Genocide in Bosnia

Bosnian Genocide, 1992-1995

Posts Tagged ‘Bosnia v Serbia

ICJ Judge, Serbia Was Accomplice in the Srebrenica Genocide

Case: Bosnia v. Serbia
Judgement: Declaration of Judge Keith, the International Court of Justice.

Explanation of vote on complicity — Knowledge of principal’s genocidal intent necessary as a matter of law, but not shared intent — Evidence of aid and assistance established — Evidence of knowledge of the facts underlying the genocidal intent established — Finding of complicity in the genocide committed at Srebrenica. Read the rest of this entry »

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ICJ Judge, Serbia Was Complicit in Srebrenica Genocide

Case: Bosnia v. Serbia
Judgement: Declaration of Judge Bennouna, the International Court of Justice.

FRY’s continued presence within the United Nations — Effects of Serbia and Montenegro’s admission to the United Nations on 1 November 2000 — Serbia’s complicity in genocide — Accomplice’s mens rea as opposed to principal perpetrator’s — Relationship between individual criminal liability and State responsibility — Definition of complicity — “Scorpions”, a paramilitary force under Serbian control.

I wish by means of this declaration to expand upon and clarify certain aspects of the Court’s reasoning in reaffirming its jurisdiction to decide this case. I shall then explain why I disagree with the Court’s finding that Serbia was not complicit in the genocide committed at Srebrenica. Read the rest of this entry »

ICJ Judge, Serbia’s involvement in Srebrenica Genocide supported by massive and compelling evidence

Case: Bosnia v. Serbia
Judgement: Dissenting opinion of Judge Al-Khasawneh, Vice-President of the International Court of Justice.

The Court’s jurisdiction is established – Serious doubts that already settled question of jurisdiction should have been re-examined – SFRY’s United Nations membership could only have been suspended or terminated pursuant to Articles 5 or 6 of the Charter; Security Council and General Assembly resolutions did not have the effect of terminating the SFRY’s United Nations membership – The FRY’s admission to the United Nations in 2000 did not retroactively change its position vis-à-vis the United Nations between 1992 and 2000 – Between 1992 and 2000, the FRY was the continuator of the SFRY, and after its admission to the United Nations, the FRY was the SFRY’s successor – The Court’s Judgment in the Legality of Use of Force cases on the question of access and “treaties in force” is not convincing and regrettably has led to confusion and contradictions within the Court’s own jurisprudence – The Court should not have entertained the Respondent’s highly irregular 2001 “Initiative” on access to the Court, nor should it have invited the Respondent to renew its jurisdictional arguments at the merits phase.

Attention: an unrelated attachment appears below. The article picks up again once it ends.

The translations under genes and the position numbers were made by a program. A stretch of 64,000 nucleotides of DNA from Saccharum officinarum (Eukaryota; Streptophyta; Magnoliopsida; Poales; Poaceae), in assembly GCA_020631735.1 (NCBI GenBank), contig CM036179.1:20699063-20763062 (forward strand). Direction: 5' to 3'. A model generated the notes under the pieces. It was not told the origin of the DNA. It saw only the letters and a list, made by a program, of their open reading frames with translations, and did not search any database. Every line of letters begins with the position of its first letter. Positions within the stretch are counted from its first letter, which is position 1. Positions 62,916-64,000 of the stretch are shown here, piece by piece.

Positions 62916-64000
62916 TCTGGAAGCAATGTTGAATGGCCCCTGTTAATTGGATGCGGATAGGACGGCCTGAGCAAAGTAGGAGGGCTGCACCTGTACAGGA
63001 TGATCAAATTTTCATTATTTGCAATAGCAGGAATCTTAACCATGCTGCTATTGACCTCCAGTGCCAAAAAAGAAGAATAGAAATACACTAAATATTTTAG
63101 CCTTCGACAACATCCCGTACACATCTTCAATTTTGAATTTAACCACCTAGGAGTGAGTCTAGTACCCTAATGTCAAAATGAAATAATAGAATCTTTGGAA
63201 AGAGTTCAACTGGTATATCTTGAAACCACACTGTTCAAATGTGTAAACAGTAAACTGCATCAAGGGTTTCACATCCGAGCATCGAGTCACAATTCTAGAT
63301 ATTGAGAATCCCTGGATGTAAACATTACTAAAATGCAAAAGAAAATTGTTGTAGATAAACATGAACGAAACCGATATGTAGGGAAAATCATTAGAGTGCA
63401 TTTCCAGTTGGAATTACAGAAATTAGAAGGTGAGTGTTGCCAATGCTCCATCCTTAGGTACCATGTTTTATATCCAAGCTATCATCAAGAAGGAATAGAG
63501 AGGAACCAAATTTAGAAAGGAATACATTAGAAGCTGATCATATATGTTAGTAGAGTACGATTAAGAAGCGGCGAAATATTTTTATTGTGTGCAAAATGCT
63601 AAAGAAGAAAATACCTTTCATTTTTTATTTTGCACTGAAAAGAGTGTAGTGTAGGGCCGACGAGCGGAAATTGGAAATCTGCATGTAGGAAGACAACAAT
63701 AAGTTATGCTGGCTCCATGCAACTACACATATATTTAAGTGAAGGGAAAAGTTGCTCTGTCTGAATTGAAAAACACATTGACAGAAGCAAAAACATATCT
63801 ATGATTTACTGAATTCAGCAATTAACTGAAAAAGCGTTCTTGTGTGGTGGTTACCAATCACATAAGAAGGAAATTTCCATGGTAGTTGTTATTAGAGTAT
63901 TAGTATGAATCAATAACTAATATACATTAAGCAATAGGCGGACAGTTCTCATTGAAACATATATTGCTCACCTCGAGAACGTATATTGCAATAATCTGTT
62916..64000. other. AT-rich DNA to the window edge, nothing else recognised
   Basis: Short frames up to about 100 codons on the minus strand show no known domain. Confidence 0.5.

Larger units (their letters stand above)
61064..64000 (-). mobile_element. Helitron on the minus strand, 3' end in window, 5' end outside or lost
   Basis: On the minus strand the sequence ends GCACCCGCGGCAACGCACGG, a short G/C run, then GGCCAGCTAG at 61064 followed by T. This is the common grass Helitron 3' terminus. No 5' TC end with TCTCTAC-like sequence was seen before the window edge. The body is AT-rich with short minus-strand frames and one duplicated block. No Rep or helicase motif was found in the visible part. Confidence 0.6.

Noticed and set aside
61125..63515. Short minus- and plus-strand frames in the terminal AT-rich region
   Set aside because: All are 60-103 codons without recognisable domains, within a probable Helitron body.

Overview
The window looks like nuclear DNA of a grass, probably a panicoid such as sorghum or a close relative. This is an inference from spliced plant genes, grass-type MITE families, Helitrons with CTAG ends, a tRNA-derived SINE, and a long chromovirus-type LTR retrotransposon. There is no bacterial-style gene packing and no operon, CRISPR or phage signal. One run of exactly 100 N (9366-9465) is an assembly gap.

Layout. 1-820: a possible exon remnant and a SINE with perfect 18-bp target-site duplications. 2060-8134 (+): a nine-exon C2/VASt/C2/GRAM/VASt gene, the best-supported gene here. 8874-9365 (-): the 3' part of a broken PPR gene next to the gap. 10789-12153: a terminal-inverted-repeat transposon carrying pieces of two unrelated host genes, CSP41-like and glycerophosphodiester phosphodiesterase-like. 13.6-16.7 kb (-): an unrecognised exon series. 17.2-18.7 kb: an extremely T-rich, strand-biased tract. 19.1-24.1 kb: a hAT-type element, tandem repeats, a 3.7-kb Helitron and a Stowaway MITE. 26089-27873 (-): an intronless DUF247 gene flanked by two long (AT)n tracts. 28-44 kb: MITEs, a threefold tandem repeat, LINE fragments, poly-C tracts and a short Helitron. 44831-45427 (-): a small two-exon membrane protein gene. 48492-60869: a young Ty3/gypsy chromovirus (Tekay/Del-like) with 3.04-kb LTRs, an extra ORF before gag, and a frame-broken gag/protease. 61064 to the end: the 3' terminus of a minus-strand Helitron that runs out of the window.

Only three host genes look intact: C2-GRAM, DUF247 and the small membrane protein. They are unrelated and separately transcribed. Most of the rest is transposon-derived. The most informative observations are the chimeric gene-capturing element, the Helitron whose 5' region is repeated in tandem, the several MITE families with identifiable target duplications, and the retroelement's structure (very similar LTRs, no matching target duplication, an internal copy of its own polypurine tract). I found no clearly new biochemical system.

Serbia’s involvement, as a principal actor or accomplice, in the genocide that took place in Srebrenica is supported by massive and compelling evidence – Disagreement with the Court’s methodology for appreciating the facts and drawing inferences therefrom – The Court should have required the Respondent to provide unedited copies of its Supreme Defence Council documents, failing which, the Court should have allowed a more liberal recourse to inference – The “effective control” test for attribution established in the Nicaragua case is not suitable to questions of State responsibility for international crimes committed with a common purpose -The “overall control” test for attribution established in the Tadić case is more appropriatewhen the commission of international crimes is the common objective of the controlling State and the non-State actors – The Court’s refusal to infer genocidal intent from a consistent pattern of conduct in Bosnia and Herzegovina is inconsistent with the established jurisprudence of the ICTY – the FRY’s knowledge of the genocide set to unfold in Srebrenica is clearly established – The Court should have treated the Scorpions as a de jure organ of the FRY – The statement by the Serbian Council of Ministers in response to the massacre of Muslim men by the Scorpions amounted to an admission of responsibility – The Court failed to appreciate the definitional complexity of the crime of genocide and to assess the facts before it accordingly. Read the rest of this entry »